We at Solar UV Solutions try to stay abreast of any legislation related to renewable energy. And, recent laws enacted in California related to solar panel installations certainly caught our attention. Our most populous state often sets the trends and standards for the rest of the country, hence, the popular saying – “As California goes, so goes the rest of the nation.”
The Golden State has one of the most aggressive commitments to using renewable energy of any state. Their Renewables Portfolio Standard (RPS) requires all utilities in the state to source 33 percent of their electricity sales from clean, renewable sources such as wind, solar, geothermal, and biopower, by 2020.
This is not surprising, coming from a state that has already set the benchmark for the nation in new fuel efficiency standards on cars, a measure boldly aimed to reduce emissions and fuel consumption.
San Francisco recently enacted the boldest move yet to embrace solar power. The city’s Board of Supervisors unanimously passed Supervisor Scott Wiener’s legislation to require that solar panels be installed on new residential and commercial building construction.
This legislation makes San Francisco the first major city in the US to require solar to be installed on new construction. The city has established a goal of meeting 100% of the City’s electricity demand with renewable energy. Beginning in January, new commercial and residential buildings of up to 10 stories in height will have to install rooftop solar systems for heat or electricity under legislation unanimously approved by the Board of Supervisors.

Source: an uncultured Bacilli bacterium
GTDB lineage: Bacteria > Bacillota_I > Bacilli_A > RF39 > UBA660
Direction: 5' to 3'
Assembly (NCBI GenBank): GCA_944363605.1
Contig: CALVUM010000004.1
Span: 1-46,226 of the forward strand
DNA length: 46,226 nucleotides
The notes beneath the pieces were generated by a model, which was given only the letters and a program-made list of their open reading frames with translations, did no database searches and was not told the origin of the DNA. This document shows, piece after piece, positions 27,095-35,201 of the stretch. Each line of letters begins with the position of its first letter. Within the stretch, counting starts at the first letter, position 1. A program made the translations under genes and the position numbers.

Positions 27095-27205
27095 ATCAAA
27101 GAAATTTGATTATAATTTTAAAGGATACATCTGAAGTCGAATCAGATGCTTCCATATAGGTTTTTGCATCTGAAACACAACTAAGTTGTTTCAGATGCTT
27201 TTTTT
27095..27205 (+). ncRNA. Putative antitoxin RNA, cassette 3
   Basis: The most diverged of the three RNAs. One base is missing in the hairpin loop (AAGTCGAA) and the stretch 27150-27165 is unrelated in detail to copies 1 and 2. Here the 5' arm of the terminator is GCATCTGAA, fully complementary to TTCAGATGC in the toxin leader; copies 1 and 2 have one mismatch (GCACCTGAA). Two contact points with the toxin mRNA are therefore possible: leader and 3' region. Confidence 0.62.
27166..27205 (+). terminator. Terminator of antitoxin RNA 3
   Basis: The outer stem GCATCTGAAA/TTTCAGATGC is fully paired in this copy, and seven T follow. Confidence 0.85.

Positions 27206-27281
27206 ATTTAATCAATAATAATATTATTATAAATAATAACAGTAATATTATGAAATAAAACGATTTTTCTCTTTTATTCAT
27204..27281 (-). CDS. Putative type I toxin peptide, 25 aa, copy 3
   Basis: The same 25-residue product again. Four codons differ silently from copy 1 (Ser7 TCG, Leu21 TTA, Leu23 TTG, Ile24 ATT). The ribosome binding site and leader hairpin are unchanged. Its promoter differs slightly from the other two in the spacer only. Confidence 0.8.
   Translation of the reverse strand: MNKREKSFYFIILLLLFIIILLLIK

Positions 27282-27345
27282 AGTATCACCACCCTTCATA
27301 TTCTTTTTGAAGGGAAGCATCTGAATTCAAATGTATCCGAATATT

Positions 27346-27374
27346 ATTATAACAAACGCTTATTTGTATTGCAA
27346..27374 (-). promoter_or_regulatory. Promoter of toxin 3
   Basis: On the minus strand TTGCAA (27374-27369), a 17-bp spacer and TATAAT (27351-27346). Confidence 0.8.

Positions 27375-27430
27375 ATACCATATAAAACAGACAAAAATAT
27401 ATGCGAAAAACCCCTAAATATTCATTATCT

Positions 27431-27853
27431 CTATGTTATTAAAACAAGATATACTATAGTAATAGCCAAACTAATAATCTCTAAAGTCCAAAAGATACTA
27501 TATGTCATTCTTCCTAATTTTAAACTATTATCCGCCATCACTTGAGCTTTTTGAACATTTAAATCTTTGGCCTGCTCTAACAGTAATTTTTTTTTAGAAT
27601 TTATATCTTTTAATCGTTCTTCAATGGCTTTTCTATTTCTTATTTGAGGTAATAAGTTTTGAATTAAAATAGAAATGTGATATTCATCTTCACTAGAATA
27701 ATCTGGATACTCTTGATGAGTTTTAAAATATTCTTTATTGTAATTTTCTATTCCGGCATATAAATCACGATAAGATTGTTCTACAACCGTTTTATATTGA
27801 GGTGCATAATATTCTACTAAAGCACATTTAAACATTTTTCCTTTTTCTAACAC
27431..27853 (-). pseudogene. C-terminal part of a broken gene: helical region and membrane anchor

Under existing state law, California’s Title 24 Energy Standards require 15% of roof area on new small and mid-sized buildings to be “solar ready,” which means the roof is unshaded by the proposed building itself and free of obtrusions. This state law applies to all new residential and commercial buildings of 10 floors or less.
Supervisor Wiener’s ordinance for San Francisco builds on this state law by requiring this 15% of “solar ready” roof area to have solar actually installed. This can take the form of either solar PV or solar water panels, both of which supply 100% renewable energy.
To gauge the impact the mandate could have, the Department of Environment applied the proposal to construction projects in the pipeline in the third quarter of 2014 and found the 200 projects with solar installations would ‘avoid over 26,000 metric tons of carbon dioxide emissions per year.’ The current 24.8 MW supply of solar systems in place would increase by 7.4 MW. This will provide 10.5 GWh of electricity annually, enough energy to power about 2,500 San Francisco homes. Source: Scott Wiener, San Francisco Examiner, April 19, 2016.
It’s products exactly like our solar thermal collectors that are being mandated for installation in California. Our SunQuest® 250 system is scalable and adaptable to supplement installed heating and hot water systems to reduce energy consumption.
It’s a system offering a nominal return on investment (ROI) in 3-5 years. And, as California legislators already know, is technology that will significantly reduce fossil fuel consumption and CO2 emissions.
Isn’t it time you considered joining the renewable energy movement?